21st century boy

UK telco BT is in the middle of one of the biggest global network overhauls in history, known as the 21st Century Network (21CN) project. IT Weekly speaks to the man in charge of 21CN about the impact this undertaking is having on BT and on the wider telecommunications industry.

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By  Administrator Published  February 22, 2007

"This is just one of the coolest jobs on the planet, inarguably," Matt Bross states confidently. While such descriptions are usually more likely to be applied to the lead singer of a rock band or - in the tech arena - to the head of a trendy internet start-up, than the chief technology officer of UK telco BT Group (formerly British Telecom), it is one he stands by.

"If you like innovation and technology then BT provides this global sandbox to do just that," he explains.

The global sandbox Bross is referring to includes the 21st Century Network (21CN) project; BT's switch from its traditional phone network to broadband internet protocol (IP) systems, a five year project that is costing a staggering US$19 billion. By the time it is completed in 2010, BT will have decommissioned around 15 older networks and replaced them with a core infrastructure based on IP and ethernet technology - giving itself what is widely considered to be the most advanced next generation network (NGN) in the process.

While the project is huge, BT believes the rewards could be even bigger; as well as estimated cost savings of US$1 billion annually once it is completed, it will allow it to increase its speed to market and offer its customers worldwide a greater range of services.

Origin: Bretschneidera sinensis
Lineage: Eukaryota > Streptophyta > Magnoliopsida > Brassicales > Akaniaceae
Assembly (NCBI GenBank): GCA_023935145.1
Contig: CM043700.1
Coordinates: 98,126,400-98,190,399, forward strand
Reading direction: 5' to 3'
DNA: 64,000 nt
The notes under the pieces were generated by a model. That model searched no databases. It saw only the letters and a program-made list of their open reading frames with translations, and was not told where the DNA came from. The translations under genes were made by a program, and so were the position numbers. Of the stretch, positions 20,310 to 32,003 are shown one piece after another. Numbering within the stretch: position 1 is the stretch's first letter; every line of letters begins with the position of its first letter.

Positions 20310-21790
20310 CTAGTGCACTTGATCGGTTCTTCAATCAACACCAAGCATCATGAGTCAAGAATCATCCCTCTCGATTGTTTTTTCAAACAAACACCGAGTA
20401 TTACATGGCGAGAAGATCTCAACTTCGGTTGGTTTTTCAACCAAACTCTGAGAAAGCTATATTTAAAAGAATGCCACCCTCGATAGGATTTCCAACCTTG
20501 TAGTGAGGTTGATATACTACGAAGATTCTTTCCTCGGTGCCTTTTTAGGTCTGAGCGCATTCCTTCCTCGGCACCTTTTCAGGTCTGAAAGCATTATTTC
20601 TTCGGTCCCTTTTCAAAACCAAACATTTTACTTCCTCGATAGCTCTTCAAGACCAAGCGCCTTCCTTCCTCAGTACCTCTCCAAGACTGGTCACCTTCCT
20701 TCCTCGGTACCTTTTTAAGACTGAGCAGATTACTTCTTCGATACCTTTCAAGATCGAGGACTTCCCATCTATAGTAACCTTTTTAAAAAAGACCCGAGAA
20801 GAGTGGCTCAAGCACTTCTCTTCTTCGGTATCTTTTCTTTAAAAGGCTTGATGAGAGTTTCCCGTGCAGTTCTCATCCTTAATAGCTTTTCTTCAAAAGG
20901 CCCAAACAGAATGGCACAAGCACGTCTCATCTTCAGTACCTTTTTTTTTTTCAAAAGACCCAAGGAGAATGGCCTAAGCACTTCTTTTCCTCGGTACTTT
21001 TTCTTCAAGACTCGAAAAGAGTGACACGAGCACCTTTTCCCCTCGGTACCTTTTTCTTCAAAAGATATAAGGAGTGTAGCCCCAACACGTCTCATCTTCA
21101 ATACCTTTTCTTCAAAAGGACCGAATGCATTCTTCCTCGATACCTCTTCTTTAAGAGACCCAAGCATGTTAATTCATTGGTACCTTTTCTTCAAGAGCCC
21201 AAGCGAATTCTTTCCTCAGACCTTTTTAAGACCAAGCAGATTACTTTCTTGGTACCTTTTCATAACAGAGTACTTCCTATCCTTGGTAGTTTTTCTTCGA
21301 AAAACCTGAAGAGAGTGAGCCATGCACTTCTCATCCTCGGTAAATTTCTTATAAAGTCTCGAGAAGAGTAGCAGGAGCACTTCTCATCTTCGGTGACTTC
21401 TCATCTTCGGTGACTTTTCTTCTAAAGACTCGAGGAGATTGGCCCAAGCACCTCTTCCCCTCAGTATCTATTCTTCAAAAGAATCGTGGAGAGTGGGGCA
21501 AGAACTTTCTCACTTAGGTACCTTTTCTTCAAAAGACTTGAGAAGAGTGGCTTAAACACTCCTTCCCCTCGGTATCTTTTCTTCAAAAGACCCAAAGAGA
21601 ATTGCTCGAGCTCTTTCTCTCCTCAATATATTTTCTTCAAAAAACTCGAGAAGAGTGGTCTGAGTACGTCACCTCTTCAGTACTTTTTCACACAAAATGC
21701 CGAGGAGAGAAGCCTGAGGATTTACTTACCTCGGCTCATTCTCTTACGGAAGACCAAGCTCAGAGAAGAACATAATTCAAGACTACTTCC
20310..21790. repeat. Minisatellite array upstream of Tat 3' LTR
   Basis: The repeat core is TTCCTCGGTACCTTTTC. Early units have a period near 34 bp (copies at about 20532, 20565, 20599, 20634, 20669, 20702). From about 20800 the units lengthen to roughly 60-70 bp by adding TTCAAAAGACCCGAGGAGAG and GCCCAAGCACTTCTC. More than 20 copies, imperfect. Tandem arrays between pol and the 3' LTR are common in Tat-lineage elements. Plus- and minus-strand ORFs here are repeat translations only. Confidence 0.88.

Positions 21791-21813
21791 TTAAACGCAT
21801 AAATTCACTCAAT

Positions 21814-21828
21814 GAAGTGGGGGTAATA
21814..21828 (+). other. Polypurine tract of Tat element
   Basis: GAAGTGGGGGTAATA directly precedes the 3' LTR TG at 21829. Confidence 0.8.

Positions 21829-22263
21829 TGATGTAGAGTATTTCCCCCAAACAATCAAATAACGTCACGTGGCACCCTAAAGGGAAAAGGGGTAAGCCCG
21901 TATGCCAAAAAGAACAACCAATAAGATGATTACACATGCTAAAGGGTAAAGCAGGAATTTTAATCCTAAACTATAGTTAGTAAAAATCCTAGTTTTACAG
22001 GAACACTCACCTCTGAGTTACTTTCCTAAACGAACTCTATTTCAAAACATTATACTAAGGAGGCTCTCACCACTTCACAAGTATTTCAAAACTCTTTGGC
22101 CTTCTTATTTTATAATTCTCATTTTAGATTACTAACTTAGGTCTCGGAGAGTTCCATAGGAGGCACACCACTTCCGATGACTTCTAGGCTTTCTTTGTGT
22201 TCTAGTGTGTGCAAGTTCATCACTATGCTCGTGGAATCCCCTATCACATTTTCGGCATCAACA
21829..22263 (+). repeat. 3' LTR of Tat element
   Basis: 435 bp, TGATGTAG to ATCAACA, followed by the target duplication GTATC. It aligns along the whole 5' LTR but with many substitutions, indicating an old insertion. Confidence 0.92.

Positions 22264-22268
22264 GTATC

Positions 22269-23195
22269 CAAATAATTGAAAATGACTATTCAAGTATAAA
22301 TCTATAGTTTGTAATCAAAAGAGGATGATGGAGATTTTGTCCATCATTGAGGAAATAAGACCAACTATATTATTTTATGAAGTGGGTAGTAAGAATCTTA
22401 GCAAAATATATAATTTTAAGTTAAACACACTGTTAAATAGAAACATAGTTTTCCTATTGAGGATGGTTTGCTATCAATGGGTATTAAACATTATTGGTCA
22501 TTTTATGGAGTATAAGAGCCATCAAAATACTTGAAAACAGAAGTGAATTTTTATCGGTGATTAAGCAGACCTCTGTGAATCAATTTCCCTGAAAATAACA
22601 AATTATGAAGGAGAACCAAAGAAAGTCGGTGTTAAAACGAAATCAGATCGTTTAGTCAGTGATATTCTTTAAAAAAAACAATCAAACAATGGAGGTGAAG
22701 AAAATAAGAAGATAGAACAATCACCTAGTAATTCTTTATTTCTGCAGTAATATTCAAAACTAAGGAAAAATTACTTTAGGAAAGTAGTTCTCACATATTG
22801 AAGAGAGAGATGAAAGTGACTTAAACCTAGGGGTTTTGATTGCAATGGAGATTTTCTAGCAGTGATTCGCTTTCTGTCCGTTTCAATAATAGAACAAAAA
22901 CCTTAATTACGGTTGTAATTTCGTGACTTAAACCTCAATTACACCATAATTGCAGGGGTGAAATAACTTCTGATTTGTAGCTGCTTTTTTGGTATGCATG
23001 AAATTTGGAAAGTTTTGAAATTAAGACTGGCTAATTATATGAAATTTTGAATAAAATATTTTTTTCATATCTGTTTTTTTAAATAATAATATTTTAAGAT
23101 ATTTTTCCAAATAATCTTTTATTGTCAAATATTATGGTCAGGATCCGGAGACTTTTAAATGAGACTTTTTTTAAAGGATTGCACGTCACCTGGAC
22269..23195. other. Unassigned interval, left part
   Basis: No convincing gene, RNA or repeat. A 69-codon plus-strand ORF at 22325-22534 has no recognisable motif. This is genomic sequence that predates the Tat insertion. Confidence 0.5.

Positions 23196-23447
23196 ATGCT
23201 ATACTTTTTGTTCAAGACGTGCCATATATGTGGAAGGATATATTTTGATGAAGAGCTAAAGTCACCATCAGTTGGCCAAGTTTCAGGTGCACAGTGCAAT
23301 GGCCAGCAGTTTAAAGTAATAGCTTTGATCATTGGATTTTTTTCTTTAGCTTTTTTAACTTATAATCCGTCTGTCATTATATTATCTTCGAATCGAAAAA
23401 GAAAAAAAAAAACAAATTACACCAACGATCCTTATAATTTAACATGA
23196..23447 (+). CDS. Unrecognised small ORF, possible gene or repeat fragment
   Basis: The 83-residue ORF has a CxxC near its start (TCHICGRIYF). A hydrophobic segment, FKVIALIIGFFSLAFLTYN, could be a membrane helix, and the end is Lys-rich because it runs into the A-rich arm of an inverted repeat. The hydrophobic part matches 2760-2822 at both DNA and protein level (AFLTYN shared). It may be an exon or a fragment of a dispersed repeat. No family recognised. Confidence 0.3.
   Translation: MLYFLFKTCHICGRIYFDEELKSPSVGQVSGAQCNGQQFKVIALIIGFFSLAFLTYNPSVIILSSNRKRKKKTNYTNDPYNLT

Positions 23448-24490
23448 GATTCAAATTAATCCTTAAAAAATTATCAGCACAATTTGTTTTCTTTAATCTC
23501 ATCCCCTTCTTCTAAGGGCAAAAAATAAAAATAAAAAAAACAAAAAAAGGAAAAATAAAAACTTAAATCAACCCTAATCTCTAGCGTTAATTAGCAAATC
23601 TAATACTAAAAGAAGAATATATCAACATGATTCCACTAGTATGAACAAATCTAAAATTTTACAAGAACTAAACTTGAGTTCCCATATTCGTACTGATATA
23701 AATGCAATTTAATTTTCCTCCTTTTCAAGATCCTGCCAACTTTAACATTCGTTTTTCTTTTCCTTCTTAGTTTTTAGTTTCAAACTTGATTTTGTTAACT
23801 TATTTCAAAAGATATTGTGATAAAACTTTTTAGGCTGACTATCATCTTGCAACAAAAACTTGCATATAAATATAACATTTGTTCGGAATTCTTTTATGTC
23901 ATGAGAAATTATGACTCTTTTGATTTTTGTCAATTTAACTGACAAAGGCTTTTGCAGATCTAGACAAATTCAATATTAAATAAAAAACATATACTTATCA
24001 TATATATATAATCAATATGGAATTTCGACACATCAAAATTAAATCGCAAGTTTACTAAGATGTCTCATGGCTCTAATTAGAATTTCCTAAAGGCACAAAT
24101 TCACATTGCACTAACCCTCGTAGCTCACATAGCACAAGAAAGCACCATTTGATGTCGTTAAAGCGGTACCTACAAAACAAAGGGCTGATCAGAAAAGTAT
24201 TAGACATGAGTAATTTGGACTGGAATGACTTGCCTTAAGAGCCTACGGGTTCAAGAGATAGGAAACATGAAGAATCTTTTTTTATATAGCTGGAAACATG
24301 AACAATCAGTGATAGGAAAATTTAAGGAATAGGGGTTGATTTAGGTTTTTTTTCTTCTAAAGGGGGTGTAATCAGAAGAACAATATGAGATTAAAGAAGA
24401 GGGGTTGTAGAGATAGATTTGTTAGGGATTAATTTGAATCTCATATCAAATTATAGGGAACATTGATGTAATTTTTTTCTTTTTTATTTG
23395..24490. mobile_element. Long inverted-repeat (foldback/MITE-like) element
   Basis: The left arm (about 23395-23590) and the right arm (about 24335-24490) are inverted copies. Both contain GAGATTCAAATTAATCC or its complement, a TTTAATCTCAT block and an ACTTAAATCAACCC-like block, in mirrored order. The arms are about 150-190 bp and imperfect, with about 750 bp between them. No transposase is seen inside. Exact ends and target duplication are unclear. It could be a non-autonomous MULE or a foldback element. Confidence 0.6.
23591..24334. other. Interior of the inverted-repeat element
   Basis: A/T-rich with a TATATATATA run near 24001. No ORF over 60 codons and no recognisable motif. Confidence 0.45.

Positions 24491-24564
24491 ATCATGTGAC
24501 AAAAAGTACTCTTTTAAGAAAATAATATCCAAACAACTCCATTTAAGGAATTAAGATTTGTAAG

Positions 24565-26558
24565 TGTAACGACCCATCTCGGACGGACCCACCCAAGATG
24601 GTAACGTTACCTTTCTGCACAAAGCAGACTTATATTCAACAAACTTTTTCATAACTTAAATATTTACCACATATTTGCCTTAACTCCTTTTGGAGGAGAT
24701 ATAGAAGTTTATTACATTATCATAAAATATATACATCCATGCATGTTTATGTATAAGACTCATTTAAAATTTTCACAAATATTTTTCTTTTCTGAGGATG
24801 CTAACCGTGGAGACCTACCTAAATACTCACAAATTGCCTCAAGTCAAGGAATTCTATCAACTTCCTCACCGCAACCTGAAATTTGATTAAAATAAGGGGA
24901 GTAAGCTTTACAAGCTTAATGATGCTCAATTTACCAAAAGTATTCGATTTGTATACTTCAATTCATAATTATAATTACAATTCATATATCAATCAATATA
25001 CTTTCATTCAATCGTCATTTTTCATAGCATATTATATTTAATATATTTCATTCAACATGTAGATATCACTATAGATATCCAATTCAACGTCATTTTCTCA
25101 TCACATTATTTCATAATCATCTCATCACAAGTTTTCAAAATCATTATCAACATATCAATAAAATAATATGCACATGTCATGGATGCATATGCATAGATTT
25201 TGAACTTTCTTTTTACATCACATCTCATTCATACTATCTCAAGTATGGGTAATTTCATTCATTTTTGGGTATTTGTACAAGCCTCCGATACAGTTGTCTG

The scale of 21CN is so great that being selected to be one of the suppliers for it can literally transform a firm's fortunes; Marconi's surprise omission in 2005 from the list of eight suppliers selected for the rollout sent its shares tumbling, ultimately leading to its takeover by Ericsson later that year.

As the chief technologist for the project, Bross could therefore be said to have not just one of the coolest tech jobs on the planet, but also one of the most powerful: the project, he admits, has "an enormous degree" of influence in the development of technology.

"You will find venture funds determining whether or not they will make investments in companies based upon whether their technologies fit into the 21 network or the NGN genre of technologies," he points out, adding that for the sector's larger suppliers "if you were to plot out the product portfolio pre-21CN, during the development of 21CN and now during the deployment they have altered their portfolio significantly to accommodate the next generation network infrastructure.

"It has had a huge indelible mark," he says.

The 21CN project has also had a huge impact on BT internally; after all, ‘cool' was hardly a word associated with the bloated monopoly operator that BT had become by the 1990s. So what has changed?

"Everything," says Bross (who joined BT as CTO in 2002), pointing out that BT's loss of that monopoly status left it in a position of needing to "innovate or die".

"That innovation call has changed everything throughout the company, there's malleability in the people of BT to try new things that has never been there," he says. "The company has taken on the mantle of driving next-generation network services and customer experience in a way that no other operator has done," he continues, pointing out that this is delivering tangible benefits: BT's global services business has secured contracts worth in excess of US$39 billion in the past three years.

"That is the vote of the marketplace saying that where we're innovating, where we're placing our investment, is the right place," Bross states.